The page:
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TENNESSEE - John Joseph Lalor, Cyclopaedia of Political Science, Political Economy, and of the Political History of the United States, vol. 3 Oath - Zollverein 
Cyclopaedia of Political Science, Political Economy, and of the Political History of the United States by the best American and European Authors, ed. John J. Lalor (New York: Maynard, Merrill, & Co., 1899). Vol 3 Oath - Zollverein
Part of: Cyclopaedia of Political Science, Political Economy, and of the Political History of the United States, 3 vols.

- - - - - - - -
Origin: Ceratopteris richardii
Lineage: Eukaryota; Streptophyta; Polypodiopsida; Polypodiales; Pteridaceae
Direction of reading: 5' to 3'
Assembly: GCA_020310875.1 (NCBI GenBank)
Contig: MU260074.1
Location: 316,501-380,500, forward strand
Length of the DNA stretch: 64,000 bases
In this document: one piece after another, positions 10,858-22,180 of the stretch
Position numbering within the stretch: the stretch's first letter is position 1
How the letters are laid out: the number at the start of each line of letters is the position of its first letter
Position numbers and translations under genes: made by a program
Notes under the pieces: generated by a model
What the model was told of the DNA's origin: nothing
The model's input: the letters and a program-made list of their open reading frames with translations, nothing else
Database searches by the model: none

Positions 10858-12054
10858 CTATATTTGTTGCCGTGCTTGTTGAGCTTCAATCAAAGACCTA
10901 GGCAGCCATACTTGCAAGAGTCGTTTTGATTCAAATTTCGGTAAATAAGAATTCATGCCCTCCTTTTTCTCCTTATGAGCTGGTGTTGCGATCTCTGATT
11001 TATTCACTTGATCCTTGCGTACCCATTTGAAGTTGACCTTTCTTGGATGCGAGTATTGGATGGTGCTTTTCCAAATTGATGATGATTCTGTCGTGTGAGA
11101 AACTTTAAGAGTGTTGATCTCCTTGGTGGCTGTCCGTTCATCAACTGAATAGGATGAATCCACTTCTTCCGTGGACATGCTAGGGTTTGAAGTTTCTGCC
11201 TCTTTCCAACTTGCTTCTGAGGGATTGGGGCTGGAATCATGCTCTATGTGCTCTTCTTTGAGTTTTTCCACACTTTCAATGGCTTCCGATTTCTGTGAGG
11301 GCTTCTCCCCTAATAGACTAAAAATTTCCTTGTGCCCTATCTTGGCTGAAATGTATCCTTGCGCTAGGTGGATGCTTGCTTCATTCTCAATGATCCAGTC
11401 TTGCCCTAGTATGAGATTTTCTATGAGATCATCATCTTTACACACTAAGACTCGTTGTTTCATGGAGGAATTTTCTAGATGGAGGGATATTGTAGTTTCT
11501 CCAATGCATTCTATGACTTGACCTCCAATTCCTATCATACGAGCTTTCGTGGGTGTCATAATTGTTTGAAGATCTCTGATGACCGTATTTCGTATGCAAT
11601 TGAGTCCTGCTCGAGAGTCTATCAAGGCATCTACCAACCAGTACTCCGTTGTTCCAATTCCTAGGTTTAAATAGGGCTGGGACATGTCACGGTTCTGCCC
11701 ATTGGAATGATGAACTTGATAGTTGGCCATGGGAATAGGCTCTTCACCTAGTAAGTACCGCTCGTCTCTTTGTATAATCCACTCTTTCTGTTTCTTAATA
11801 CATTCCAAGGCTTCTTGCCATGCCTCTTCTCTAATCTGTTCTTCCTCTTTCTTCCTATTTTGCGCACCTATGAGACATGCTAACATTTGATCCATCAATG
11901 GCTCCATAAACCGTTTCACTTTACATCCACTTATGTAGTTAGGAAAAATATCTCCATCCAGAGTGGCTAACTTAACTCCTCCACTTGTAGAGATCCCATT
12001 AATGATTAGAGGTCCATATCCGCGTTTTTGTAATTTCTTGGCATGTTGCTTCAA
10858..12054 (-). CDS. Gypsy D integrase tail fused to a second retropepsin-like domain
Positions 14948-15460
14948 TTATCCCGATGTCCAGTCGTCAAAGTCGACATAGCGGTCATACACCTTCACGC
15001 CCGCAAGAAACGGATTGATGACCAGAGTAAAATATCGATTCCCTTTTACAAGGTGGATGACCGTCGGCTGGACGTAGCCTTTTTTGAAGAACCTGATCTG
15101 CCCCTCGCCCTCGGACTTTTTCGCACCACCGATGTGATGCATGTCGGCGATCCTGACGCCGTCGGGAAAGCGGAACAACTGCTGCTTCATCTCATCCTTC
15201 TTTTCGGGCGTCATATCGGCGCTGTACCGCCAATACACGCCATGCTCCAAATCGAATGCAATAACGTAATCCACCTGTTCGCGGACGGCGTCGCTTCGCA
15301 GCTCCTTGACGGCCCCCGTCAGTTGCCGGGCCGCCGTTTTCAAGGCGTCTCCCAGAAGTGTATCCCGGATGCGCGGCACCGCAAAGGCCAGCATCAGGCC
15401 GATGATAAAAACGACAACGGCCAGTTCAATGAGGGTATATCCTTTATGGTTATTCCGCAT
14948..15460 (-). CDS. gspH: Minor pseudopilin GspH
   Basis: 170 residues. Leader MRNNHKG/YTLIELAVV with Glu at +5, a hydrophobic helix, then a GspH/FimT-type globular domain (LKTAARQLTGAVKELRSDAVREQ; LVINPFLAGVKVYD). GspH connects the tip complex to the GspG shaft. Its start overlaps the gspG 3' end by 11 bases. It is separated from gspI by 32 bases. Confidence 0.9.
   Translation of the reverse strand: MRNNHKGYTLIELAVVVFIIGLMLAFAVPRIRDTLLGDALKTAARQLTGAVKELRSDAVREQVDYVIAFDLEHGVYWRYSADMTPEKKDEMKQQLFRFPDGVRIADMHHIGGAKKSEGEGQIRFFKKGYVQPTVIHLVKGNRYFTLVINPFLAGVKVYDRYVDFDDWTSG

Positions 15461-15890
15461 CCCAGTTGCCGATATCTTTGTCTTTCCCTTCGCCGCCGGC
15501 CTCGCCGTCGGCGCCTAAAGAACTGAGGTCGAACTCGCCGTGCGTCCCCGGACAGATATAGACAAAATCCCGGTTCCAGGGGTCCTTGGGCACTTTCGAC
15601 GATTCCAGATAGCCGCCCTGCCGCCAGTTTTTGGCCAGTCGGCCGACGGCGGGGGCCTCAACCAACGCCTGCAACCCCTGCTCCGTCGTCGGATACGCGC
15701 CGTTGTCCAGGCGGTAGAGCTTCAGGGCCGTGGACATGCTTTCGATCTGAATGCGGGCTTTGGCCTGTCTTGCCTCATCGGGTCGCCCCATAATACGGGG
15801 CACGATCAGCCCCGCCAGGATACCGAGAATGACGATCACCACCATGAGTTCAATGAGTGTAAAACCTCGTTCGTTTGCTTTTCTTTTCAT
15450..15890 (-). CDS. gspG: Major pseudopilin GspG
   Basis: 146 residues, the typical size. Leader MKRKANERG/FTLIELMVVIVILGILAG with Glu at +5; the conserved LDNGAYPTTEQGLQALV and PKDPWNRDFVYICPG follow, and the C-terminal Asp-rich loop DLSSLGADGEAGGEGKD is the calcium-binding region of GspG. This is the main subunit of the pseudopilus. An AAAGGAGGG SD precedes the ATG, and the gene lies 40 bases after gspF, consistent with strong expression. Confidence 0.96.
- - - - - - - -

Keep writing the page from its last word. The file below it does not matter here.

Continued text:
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TENNESSEE, a state of the American Union. It originally belonged to North Carolina, whose boundaries extended indefinitely westward. In 1768 the country was opened to settlement by the treaty of Fort Stanwix, and a company of hunters, most of whom became settlers, was formed, June 2, 1769. Their settlements were on the Watauga, one of the headwaters of the Tennessee; and the inhabitants, framing a code of laws signed by each person, became a body politic, the Wataugaassociation. Their numbers and their spirit of independence were both increased by immigrants driven from North Carolina by the tyranny of the royal governor, Tryon; and conventions at Jonesborough, Aug. 23 and Dec. 14, 1784, formed a separate state government, variously called Frankland and Franklin, in its official documents. The constitution was ratified by popular vote; a legislature and a governor, John Sevier, were elected; and a civil war between the two state governments seemed imminent. The North Carolina party in Tennessee finally overthrew the Frankland government in May, 1788; and the North Carolina legislature passed an act of oblivion, and admitted Sevier as a senator. In 1790 North Carolina ceded Tennessee to the United States, stipulating that the inhabitants were to have all the benefits of the ordinance of 1787 (see that title), except that slavery was never to be abolished. The cession was accepted by act of April 2, 1790. A governor, William Blount, was appointed, and the territorial legislature met in February, 1794. A convention at Knoxville, Jan. 11 - Feb. 6, 1796, framed the first state constitution, which was not submitted to popular vote. Under it, the state was admitted by act of June 1, 1796.